It will be appreciated that the terms “proximal” and “distal” are used herein with reference to a clinician gripping the handle 6 of an instrument 10. Thus, the end effector 12 is distal with respect to the more proximal handle 6. It will be further appreciated that, for convenience and clarity, spatial terms such as “vertical” and “horizontal” are used herein with respect to the drawings. However, surgical instruments are used in many orientations and positions, and these terms are not intended to be limiting and absolute.

The closure trigger 18 may be actuated first. Once the clinician is satisfied with the positioning of the end effector 12, the clinician may draw back the closure trigger 18 to its fully closed, locked position proximate to the pistol grip 26. The firing trigger 20 may then be actuated. The firing trigger 20 returns to the open position (shown in FIGS. 1 and 2) when the clinician removes pressure. A release button 30 on the handle 6, and in this example, on the pistol grip 26 of the handle, when depressed may release the locked closure trigger 18.

FIG. 3 is an exploded view of the end effector 12 according to various embodiments. As shown in the illustrated embodiment, the end effector 12 may include, in addition to the previously-mentioned channel 22 and anvil 24, a cutting instrument 32, a sled 33, a staple cartridge 34 that is removably seated in the channel 22, and a helical screw shaft 36. The cutting instrument 32 may be, for example, a knife. The anvil 24 may be pivotably opened and closed at a pivot point 25 connected to the proximate end of the channel 22. The anvil 24 may also include a tab 27 at its proximate end that is inserted into a component of the mechanical closure system (described further below) to open and close the anvil 24. When the closure trigger 18 is actuated, that is, drawn in by a user of the instrument 10, the anvil 24 may pivot about the pivot point 25 into the clamped or closed position. If clamping of the end effector 12 is satisfactory, the operator may actuate the firing trigger 20, which, as explained in more detail below, causes the knife 32 and sled 33 to travel longitudinally along the channel 22, thereby cutting tissue clamped within the end effector 12. The movement of the sled 33 along the channel 22 causes the staples of the staple cartridge 34 to be driven through the severed tissue and against the closed anvil 24, which turns the staples to fasten the severed tissue. U.S. Pat. No. 6,978,921, entitled “Surgical stapling instrument incorporating an E-beam firing mechanism,” which is incorporated herein by reference, provides more details about such two-stroke cutting and fastening instruments. The sled 33 may be part of the cartridge 34, such that when the knife 32 retracts following the cutting operation, the sled 33 does not retract. The channel 22 and the anvil 24 may be made of an electrically conductive material (such as metal) and in various embodiments may serve as part of an antenna for communication with sensor(s) in the end effector. The cartridge 34 could be made of a nonconductive material (such as plastic) and the sensor may be connected to or disposed in the cartridge 34, as described further below.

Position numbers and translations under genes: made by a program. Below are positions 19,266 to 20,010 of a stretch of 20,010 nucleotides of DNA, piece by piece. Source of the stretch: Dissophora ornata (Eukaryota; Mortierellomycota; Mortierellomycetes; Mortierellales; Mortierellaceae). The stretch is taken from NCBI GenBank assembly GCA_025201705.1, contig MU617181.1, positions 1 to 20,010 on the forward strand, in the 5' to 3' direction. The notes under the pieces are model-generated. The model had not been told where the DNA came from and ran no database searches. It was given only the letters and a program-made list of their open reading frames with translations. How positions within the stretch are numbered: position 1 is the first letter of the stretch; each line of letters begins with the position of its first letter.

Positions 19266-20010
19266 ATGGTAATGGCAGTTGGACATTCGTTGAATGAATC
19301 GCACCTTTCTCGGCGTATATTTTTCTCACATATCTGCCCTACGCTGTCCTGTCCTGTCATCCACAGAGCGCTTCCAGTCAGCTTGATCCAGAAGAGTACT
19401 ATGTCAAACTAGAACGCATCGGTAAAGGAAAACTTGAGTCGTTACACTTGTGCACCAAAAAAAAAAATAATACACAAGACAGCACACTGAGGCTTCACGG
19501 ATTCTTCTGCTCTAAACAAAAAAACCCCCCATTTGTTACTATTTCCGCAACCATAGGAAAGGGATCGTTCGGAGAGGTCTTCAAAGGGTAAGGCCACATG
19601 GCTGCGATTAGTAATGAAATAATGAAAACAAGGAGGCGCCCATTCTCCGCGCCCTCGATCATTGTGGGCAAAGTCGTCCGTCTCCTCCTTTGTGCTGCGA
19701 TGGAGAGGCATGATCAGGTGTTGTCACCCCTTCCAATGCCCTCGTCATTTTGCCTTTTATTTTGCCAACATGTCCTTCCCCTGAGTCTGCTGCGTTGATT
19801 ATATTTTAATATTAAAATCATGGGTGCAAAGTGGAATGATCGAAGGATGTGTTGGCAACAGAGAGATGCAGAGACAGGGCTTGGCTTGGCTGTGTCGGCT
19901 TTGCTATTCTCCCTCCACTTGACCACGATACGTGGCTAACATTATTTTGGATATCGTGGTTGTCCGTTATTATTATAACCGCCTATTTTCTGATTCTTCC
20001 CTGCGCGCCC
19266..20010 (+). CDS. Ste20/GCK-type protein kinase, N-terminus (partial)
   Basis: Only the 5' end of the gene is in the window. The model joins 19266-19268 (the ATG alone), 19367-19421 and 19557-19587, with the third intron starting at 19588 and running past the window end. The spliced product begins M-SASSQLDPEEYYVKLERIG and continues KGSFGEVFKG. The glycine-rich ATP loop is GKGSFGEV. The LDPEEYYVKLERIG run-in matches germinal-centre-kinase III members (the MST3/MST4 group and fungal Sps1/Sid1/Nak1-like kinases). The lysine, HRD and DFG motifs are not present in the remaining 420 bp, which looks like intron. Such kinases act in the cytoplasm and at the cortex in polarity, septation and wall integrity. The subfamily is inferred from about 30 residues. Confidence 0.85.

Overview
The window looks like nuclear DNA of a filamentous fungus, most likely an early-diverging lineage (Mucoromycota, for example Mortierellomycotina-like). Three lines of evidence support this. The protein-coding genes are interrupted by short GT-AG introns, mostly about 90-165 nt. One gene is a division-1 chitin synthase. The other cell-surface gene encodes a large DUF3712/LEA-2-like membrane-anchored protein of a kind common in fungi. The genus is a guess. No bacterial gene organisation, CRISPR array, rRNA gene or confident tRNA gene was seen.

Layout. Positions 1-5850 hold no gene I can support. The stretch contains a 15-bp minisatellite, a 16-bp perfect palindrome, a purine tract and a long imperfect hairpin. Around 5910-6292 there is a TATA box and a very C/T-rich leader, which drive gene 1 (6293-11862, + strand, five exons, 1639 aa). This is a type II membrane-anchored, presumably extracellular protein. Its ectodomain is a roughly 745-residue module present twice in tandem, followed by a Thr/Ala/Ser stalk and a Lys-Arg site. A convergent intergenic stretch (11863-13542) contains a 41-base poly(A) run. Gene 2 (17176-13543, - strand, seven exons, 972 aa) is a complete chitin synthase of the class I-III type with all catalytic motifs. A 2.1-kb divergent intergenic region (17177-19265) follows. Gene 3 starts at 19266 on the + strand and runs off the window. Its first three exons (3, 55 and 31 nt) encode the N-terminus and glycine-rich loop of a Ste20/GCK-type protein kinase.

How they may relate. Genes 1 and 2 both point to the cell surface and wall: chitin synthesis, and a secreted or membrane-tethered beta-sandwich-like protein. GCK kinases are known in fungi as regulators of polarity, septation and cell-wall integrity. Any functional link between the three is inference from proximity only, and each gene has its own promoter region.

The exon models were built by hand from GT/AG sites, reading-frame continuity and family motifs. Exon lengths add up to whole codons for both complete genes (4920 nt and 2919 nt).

It should be noted that, although the embodiments of the instrument 10 described herein employ an end effector 12 that staples the severed tissue, in other embodiments different techniques for fastening or sealing the severed tissue may be used. For example, end effectors that use RF energy or adhesives to fasten the severed tissue may also be used. U.S. Pat. No. 5,709,680, entitled “Electrosurgical Hemostatic Device” to Yates et al., and U.S. Pat. No. 5,688,270, entitled “Electrosurgical Hemostatic Device With Recessed And/Or Offset Electrodes” to Yates et al., which are incorporated herein by reference, disclose cutting instruments that use RF energy to fasten the severed tissue. U.S. patent application Ser. No. 11/267,811 to Morgan et al and U.S. patent application Ser. No. 11/267,363 to Shelton et al., which are also incorporated herein by reference, disclose cutting instruments that use adhesives to fasten the severed tissue. Accordingly, although the description herein refers to cutting/stapling operations and the like, it should be recognized that this is an exemplary embodiment and is not meant to be limiting. Other tissue-fastening techniques may also be used.